This article was originally published by Mennonite World Review

300-year-old prayers still resonate

From what resources can we draw in the current vigorous conversations across the church? How about prayer?

prayer bookHere are two that might be useful. They are prayers drawn from Die Ernst­hafte Christien­pflicht, translated by Leonard Gross and published as Prayer Book for Earnest Christians: A Spiritually Rich Anabaptist Resource by Herald Press in 1997. The project was initiated by Levi Miller, then the director of the Historical Committee of the Mennonite Church.

This small book has been described as one of the best-kept publishing secrets in the Anabaptist tradition. Since its first known edition in 1708, there have been 87 editions or reprints — 65 in Canada and the U.S.

These prayers, used by Anabaptists, as well as other European Christians, “span the barriers of time, language and culture and are as fitting today as then,” Miller wrote.

Amish, Old Order Mennonites and other conservative Anabaptists still resonate with the themes of piety and discipleship. Prayer Book for Earnest Christians contains such prayers as a petition for forgiveness, prayers for those suffering, those fallen from membership, for faithful church leaders, for political authorities, and, as might be expected, a prayer for enemies. Reflecting the context of suffering, there are prayers for people exiled and persecuted, for those in physical poverty and for the good-hearted people who help in times of danger.

Following a prayer for enemies, there is a prayer against the enemies of the church, calling on God to “Impede and restrain, shatter and destroy all their evil intentions” while saving the petitioners from “all [such] godless, depraved persons!”

Prayers for use by the gathered community are added to personal prayers of devotion. Among the prayers for the church is a plea for unity amid internal dissension, titled “Petition Against Schism”:

We ask you holy Father, to show your grace and mercy to us all, throughout the whole wide world. Graciously draw us together with your blessing, care, and protection. Do not let division and disunity come among us.

Oh! May the false mob spirit which tears a group apart not be found among any of us, if this is not praying against your holy will. Instead, kindly safeguard us, O holy, dear Father, from every type of false doctrine and false living, from every kind of mistrust and guile, from false faith and every sort of unkindness, and from every false idea and evil opinion. Indeed, safeguard us graciously from all that might damage or hinder our salvation and joy that might divide us, or lead us away from your love and righteousness, or bring us to neglect your holy Word.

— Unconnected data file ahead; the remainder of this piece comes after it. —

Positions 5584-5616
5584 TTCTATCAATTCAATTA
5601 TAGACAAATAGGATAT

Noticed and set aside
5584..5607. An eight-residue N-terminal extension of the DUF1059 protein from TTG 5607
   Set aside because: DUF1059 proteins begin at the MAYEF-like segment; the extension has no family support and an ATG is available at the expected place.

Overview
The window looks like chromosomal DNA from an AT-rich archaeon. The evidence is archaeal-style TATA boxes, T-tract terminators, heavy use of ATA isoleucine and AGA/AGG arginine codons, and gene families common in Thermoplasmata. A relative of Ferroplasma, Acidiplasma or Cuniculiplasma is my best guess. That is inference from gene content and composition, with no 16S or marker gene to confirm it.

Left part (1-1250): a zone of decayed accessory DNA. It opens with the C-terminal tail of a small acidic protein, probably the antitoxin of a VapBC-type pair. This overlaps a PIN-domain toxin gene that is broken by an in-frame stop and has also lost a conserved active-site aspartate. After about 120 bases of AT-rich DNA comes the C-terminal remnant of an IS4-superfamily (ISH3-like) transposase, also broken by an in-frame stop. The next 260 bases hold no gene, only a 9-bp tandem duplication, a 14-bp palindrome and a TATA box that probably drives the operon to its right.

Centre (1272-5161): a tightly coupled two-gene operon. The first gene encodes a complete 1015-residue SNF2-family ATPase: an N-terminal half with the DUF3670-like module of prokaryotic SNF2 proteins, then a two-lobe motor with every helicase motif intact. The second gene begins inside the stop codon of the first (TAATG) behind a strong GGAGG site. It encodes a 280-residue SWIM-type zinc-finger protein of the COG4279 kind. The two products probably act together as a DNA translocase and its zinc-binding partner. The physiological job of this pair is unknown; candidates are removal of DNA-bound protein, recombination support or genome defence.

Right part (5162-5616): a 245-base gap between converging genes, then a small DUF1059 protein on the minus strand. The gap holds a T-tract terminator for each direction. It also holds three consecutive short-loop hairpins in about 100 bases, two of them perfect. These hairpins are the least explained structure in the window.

A second prayer echoes the first: “Prayer for Unity of Mind and Understanding in Godly Matters.”

Eternal, merciful God! You are a God of peace, love and unity, not of conflict and division. With this unity you view the world in your righteous judgment, knowing it has forsaken you. You alone can establish and maintain unity in a world which in its own wisdom has fallen away from you, especially in those things which relate to your divine truth and the salvation of souls. You let the world divide and splinter into pieces, so that with the false wisdom of disunity which can only lead to disgrace, the world might again turn to you, O Lover of unity!

We are poor sinners whom you have graciously endowed with the ability to understand all this. So we pray and implore you through the Holy Spirit to dispel confusion. Unify what is divided and make it whole. Also give us the means to seek your unique, eternal truth, which leads to divine unity.

Thus may we turn away from every division and become of one mind, will, conscience, spirit and understanding, aligned according to Jesus Christ, our Lord. May we then praise and glorify you, the heavenly Father of our Lord Jesus Christ, with steadfast unity and with one voice, through the same Jesus Christ, our Lord, in the Holy Spirit. Amen.

Can these prayers, echoing through the generations before us, still speak?

John E. Sharp teaches history at Hesston (Kan.) College.

Sign up to our newsletter for important updates and news!